With a Republican controlled Congress, the White House may have to find another way to support Ukraine that doesn’t require the appropriation of new funds.
People nowadays forget that we had six years of divided government under both Presidents Clinton and Obama after their first two years in office, and the same could happen to Biden. It really isn’t until there is unified government under the GOP that terrible things happen, like massive tax cuts for the wealthy or a Supreme Court that gets stacked with ultra-conservatives.
But isn’t the GOP much worse than it ever was before?
Yes, indeed that is true. That means, though, that what we really don’t want to see is a Red Wave in 2024, with Trump or DeSantis in the White House and Republicans in control of Congress.
Two years of GOP extremism on display in the House could help prevent that. An electorate exhausted by Republican extremism will be less likely to hand the keys over to Trump again, or perhaps even more alarmingly to Ron DeSantis.
The Republicans have shown no intention to actually govern, and their time and efforts would likely be spent on culture wars and endless, politically motivated hearings, just as we saw before with Hillary Clinton and Benghazi. It’s not really a recipe for long term success, especially with even more extreme MAGA officials in charge of the circus, and it could easily backfire in 2024.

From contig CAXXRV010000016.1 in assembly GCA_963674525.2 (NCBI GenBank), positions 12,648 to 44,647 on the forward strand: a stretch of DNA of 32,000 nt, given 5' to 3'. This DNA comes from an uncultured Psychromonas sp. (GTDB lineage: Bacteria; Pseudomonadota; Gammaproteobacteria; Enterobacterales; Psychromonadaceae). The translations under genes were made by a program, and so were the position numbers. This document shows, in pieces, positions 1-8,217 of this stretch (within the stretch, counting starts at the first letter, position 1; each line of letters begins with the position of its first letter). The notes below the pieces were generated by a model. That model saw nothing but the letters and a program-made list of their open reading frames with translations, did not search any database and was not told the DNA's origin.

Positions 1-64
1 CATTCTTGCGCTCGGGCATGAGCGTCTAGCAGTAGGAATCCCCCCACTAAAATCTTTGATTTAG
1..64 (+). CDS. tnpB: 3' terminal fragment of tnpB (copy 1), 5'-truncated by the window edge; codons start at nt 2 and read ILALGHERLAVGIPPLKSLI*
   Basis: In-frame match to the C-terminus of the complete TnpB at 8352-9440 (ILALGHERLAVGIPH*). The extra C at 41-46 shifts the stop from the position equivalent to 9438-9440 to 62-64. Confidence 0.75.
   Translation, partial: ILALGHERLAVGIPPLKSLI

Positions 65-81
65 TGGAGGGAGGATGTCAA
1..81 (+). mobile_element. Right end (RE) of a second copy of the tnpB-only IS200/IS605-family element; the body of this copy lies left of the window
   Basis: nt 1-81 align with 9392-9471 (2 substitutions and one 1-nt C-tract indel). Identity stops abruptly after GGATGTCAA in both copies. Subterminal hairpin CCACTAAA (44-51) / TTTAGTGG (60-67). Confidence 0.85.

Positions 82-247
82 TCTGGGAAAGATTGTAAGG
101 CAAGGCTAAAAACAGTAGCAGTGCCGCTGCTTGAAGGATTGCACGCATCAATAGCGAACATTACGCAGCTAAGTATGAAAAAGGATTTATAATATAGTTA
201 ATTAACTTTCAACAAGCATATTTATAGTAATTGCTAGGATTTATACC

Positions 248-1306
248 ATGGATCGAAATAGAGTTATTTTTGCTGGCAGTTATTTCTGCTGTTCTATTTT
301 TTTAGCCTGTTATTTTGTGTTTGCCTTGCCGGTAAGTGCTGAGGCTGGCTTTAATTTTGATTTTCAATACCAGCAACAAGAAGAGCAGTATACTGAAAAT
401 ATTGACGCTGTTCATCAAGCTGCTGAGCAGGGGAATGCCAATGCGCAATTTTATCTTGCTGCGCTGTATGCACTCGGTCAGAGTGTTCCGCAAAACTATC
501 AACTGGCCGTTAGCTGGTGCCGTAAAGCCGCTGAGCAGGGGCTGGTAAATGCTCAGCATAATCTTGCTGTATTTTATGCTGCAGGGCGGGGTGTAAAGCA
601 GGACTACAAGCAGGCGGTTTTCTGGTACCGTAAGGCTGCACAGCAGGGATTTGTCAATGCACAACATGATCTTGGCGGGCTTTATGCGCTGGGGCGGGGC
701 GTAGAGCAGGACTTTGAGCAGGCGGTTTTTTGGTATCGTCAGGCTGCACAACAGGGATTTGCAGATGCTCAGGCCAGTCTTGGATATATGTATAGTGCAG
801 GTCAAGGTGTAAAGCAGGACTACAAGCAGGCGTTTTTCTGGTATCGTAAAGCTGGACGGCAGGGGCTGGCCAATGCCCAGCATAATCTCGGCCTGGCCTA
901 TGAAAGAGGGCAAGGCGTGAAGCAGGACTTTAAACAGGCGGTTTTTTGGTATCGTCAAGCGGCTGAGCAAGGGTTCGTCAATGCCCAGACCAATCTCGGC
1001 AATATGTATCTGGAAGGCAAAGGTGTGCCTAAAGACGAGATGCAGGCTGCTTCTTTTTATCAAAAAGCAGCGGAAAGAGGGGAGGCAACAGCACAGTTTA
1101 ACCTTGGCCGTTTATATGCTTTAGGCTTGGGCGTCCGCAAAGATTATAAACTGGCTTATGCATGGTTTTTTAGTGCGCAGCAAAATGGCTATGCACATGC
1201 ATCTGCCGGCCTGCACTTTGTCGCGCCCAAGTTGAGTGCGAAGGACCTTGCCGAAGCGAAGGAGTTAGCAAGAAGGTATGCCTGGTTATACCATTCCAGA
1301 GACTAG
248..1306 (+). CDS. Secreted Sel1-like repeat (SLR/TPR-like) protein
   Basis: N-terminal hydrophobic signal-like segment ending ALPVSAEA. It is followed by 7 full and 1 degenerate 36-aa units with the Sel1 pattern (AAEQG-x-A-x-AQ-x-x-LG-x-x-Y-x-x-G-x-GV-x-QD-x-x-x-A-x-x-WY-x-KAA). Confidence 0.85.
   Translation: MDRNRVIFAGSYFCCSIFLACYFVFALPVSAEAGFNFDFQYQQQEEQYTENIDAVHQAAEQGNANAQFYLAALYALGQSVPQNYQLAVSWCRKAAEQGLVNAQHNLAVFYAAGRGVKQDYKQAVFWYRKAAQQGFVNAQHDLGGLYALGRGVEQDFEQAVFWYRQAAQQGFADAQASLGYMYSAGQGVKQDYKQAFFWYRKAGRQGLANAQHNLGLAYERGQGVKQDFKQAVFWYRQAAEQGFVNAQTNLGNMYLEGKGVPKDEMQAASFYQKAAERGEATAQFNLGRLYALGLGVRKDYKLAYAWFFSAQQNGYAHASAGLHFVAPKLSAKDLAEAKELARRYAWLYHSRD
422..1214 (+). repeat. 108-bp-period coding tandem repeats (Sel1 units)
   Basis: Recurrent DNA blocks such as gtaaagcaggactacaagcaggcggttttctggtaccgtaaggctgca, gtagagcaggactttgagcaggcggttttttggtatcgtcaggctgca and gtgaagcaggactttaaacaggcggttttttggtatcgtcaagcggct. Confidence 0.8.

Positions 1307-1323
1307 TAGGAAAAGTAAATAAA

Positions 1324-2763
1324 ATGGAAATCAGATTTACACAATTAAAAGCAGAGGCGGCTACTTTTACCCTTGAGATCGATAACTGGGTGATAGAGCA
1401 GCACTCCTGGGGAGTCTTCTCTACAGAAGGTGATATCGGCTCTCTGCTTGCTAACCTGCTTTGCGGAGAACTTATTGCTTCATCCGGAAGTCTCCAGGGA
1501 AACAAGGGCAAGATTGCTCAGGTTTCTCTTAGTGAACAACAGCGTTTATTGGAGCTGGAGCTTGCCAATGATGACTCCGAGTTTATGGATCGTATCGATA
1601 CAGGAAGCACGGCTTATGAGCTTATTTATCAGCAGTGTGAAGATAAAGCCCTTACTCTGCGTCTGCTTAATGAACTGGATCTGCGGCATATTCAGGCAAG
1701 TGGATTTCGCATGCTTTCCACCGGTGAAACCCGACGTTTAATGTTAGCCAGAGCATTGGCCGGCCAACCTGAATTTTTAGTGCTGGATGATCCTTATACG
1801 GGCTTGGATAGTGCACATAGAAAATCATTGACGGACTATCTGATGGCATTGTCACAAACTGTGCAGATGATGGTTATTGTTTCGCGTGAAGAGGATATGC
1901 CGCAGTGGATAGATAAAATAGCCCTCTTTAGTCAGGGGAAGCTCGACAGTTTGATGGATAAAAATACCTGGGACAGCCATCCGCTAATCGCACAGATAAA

None of this is to say we shouldn’t try everything we can to keep our majorities. If we were to hold the House and to elect two more senators willing to amend the filibuster rule, then that would unlock all manner of possibilities, from codifying Roe to protecting voting rights and ending gerrymandering.
Millions of children could be lifted out of poverty. They could raise the federal minimum wage. The opportunities are enticing.
But should Democrats fall short of that goal and lose one or both chambers, we shouldn’t throw up our hands in despair. We know how the game is played from there, because we’ve been there before, twice, in the last two Democratic presidencies.
It will change the way Democrats govern, as they stop being the party that tries to push through massive change and shift to being the party that tries to protect the gains made.
That’s equally important work, playing defense as well as we play offense, and all part of the long game that Republicans supposedly are much better at. But the first thing to learn about playing that long game well is to think out farther than the election right ahead of us.
It’s maddeningly difficult to do, but it is absolutely necessary for democracy to prevail and for us ultimately to keep our Republic.